Demonstrate an understanding of and apply appropriate theories, models, and techniques that provide a basis for problem identification and analysis, software design, development, implementation, verification, and documentation.
Work both individually and as part of a team to develop and deliver quality software artifacts.
[End-User Awareness]
Demonstrate an understanding and appreciation of the importance of negotiation, effective work habits, leadership, and good communication with stakeholders in a typical software development environment.
[Design Solutions in Context]
Design appropriate solutions in one or more application domains using software engineering approaches that integrate ethical, social, legal, and economic concerns.
[Perform Trade-Offs]
Reconcile conflicting project objectives, finding acceptable compromises within the limitations of cost, time, knowledge, existing systems, and organizations.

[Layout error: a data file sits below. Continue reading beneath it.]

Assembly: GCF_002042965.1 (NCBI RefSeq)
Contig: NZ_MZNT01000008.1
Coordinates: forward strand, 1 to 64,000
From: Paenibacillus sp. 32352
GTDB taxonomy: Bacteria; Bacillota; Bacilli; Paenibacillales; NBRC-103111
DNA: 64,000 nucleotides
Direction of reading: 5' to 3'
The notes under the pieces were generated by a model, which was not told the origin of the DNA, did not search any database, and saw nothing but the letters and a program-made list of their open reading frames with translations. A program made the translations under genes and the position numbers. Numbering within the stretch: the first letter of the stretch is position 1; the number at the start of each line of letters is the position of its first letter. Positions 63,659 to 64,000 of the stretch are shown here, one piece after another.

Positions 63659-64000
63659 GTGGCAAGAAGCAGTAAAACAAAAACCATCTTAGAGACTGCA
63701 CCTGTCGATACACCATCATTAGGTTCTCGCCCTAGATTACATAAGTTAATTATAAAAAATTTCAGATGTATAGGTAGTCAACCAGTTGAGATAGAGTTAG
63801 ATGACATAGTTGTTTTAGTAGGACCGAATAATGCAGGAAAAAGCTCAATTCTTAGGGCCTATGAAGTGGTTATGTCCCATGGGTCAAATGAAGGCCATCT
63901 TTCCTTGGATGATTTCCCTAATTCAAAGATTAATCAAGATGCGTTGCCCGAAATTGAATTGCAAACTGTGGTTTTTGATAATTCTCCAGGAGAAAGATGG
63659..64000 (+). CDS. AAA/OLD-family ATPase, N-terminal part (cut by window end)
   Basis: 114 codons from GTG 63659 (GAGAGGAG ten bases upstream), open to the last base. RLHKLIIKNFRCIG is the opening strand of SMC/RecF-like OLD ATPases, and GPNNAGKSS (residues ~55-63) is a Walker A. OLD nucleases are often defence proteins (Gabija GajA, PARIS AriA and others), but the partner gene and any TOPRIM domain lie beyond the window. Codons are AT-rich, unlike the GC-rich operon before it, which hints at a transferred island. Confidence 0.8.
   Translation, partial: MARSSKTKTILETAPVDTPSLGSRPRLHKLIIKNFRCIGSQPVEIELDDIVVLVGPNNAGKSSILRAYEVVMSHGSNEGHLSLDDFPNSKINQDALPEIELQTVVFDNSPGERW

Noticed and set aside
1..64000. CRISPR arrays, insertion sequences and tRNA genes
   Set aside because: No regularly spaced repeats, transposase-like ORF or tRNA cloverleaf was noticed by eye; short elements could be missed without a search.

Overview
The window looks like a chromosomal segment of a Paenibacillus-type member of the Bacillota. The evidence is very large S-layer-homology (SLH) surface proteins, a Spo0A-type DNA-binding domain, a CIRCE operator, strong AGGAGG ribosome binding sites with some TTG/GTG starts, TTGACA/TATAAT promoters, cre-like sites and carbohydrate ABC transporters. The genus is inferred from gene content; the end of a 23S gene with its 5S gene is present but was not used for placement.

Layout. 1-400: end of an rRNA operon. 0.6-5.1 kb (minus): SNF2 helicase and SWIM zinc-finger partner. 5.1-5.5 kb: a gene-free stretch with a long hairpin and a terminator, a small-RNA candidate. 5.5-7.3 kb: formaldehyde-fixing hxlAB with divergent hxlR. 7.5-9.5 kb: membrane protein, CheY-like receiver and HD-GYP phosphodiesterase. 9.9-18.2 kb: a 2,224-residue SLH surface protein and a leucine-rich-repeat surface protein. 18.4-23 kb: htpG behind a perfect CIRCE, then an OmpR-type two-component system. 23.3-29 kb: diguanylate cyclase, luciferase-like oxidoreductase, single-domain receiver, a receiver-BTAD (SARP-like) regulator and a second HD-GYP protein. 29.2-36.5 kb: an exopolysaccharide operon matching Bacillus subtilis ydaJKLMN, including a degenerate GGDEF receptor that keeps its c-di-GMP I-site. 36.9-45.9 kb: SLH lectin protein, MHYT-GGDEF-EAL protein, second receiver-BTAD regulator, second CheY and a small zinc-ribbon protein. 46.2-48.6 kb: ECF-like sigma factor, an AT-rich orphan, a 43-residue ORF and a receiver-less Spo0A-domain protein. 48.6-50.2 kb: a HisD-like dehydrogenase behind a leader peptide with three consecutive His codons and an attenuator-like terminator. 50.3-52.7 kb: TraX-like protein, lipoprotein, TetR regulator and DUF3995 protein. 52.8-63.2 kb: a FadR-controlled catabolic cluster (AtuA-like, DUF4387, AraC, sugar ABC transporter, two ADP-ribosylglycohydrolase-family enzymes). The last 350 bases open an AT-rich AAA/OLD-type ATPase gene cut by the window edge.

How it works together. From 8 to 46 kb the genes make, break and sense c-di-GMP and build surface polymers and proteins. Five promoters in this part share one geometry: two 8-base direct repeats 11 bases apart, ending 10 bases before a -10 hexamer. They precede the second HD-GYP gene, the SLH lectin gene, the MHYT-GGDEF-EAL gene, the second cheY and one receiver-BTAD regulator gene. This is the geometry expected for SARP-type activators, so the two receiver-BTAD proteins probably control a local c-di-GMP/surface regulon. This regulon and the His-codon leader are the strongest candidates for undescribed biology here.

[Continuing Professional Development]
Learn new models, techniques, and technologies as they emerge and appreciate the necessity of such continuing professional development.

The following list of principles embraces both general computing principles as well as those that reflect the special nature of software engineering and that differentiate it from other computing disciplines.

[Software Engineering in the Computing Spectrum]
Computing is a broad field that extends well beyond the boundaries of any one computing discipline.
[Reference Disciplines]
Software Engineering draws its foundations from a variety of disciplines.
[Curriculum Evolution]
The continuing evolution of software engineering knowledge, technology, applications, pedagogy, and practices together with the professional nature of software engineering require an ongoing review of the corresponding curriculum and an emphasis upon the importance of lifelong learning for graduates.